So obviously I don’t have much of an incentive to try and contact the iTunes Music Store about this particular problem in their e-mails. If they can’t get it right in the ADC e-mails, I don’t expect that the iTunes marketing folks can ever get it right. In any case, I cannot even find a place on the web to submit feedback on such issues. (The only feedback place that I found was for requesting new music to be added to the store.)

The other problem with the plain text e-mail alternative of the iTunes Music Store was that the accented characters were all screwed up. I am in Canada, so I get my mail from the Canadian iTunes Music Store. And of course, in Canada, we are officially a bilingual country, so messages in English tend to include a small blurb in French as well. Well, here’s what the plain-text French blurb looks like:

Tous droits rservs:

Engagement de confidentialit :

Conditions gnrales du service:

Conditions gnrales de vente:

Demandes et commentaires du Music Store:

Tlchargez iTunes: MZStore.iTunesDownloadURL

Transfrer un ami:

Inscrivez-vous Nouveauts musicales du mardi: MZNewsLetter.translateSubscribeURL

Mettez jour votre abonnement:

Se dsinscire:

Oops. As you can see, even if you don’t know much French, there is something very wrong with the French text. All the accented characters have simply disappeared. For example, the first line should read “Tous droits réservés” and not “Tous droits rservs.”

Needless to say, if you switch to the HTML alternative of the e-mail, the French text looks just fine. This is a problem that affects the plain-text alternative only. The tool that generates the plain-text alternative is probably using some antique software routine that completely fails to process characters outside the 7-bit ASCII range properly. (The HTML alternative is encoded in ISO-8859-1, i.e. ISO-Latin-1.)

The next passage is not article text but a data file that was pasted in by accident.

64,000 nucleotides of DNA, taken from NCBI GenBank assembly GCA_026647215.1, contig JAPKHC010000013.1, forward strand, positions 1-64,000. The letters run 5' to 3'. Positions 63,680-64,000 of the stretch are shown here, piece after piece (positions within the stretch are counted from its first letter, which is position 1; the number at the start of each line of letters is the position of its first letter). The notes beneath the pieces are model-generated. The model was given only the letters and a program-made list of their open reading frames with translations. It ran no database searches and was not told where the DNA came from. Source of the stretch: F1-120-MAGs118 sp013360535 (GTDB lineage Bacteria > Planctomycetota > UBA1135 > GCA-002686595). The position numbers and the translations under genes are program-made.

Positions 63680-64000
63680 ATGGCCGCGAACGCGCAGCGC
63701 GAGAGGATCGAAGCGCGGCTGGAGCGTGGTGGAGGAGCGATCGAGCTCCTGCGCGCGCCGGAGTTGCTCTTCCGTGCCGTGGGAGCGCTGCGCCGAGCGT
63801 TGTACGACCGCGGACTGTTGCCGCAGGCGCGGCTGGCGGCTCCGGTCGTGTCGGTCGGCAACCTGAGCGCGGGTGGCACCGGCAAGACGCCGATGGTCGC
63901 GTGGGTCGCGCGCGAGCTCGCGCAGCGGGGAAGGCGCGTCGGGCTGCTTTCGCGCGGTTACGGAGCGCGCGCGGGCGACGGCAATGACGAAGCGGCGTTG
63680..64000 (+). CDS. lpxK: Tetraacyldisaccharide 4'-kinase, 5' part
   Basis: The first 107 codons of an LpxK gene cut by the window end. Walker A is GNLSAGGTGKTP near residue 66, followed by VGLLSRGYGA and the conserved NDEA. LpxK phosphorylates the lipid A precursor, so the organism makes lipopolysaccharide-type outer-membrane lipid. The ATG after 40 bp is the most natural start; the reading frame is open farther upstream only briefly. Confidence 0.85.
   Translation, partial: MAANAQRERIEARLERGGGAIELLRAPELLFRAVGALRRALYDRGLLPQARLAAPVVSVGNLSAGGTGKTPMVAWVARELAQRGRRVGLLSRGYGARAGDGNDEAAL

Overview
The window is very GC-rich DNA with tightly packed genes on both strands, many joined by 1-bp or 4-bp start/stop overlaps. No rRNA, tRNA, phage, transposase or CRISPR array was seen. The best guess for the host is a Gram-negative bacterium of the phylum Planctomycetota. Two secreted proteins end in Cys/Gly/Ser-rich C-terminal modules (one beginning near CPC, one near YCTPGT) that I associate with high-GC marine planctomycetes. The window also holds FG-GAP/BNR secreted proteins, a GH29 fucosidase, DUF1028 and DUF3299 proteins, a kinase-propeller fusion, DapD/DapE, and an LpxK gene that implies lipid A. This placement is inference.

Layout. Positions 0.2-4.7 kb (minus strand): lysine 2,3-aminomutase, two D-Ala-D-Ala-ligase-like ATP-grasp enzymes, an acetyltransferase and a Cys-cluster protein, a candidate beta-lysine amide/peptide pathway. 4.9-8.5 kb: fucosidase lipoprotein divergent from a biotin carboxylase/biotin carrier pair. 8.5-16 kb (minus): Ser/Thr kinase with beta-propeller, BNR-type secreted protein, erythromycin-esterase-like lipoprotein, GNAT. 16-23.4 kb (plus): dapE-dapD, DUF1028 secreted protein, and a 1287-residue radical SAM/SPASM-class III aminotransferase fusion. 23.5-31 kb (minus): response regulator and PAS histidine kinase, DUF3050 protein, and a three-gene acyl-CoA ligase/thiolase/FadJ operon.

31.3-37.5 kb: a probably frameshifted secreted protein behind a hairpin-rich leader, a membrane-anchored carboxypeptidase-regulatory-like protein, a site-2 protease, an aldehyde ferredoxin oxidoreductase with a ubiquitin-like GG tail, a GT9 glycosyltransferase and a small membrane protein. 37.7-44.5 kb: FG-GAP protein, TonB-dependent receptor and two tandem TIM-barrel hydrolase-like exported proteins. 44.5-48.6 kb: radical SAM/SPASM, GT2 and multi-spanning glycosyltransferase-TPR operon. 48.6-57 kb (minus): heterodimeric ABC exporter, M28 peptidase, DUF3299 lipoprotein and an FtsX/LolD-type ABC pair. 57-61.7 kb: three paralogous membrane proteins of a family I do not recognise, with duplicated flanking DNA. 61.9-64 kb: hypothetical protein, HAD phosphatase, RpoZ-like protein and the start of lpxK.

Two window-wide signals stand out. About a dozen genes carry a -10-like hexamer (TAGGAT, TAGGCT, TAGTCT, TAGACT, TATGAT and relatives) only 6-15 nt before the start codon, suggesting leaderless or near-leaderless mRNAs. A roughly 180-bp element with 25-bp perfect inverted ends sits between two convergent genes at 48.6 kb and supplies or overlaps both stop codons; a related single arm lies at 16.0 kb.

I know it is a small issue and most iTunes users probably don’t care, because Mail probably displays the HTML alternative on their computers by default, and most of them are fine with that. But it’s yet another sign that plain-text e-mail is becoming more and more neglected.

I already mentioned the other day that the e-mail notifications that I got from AppleCare for my replacement keyboard were badly encoded as well, with the plain-text alternative actually containing some left-over HTML code from the HTML alternative!

Sooner or later, I guess that I too will be forced to switch to HTML e-mail. It really annoys me, because I believe that my reasons for preferring plain-text e-mail are perfectly valid and will remain so for many years to come. But if plain-text e-mail becomes less and less usable, we simply won’t have any other alternative. And Apple will have a certain amount of responsibility in this.

One Response to “Crappy e-mail from the iTunes Music Store”

  1. Hawk Wings » Blog Archive » Betalogue ponders slow death of plain text says:

    […] It prompts him to provide a good / cranky summary (depending on whether you are a plain text / HTML person) of reasons to dislike HTML emails. […]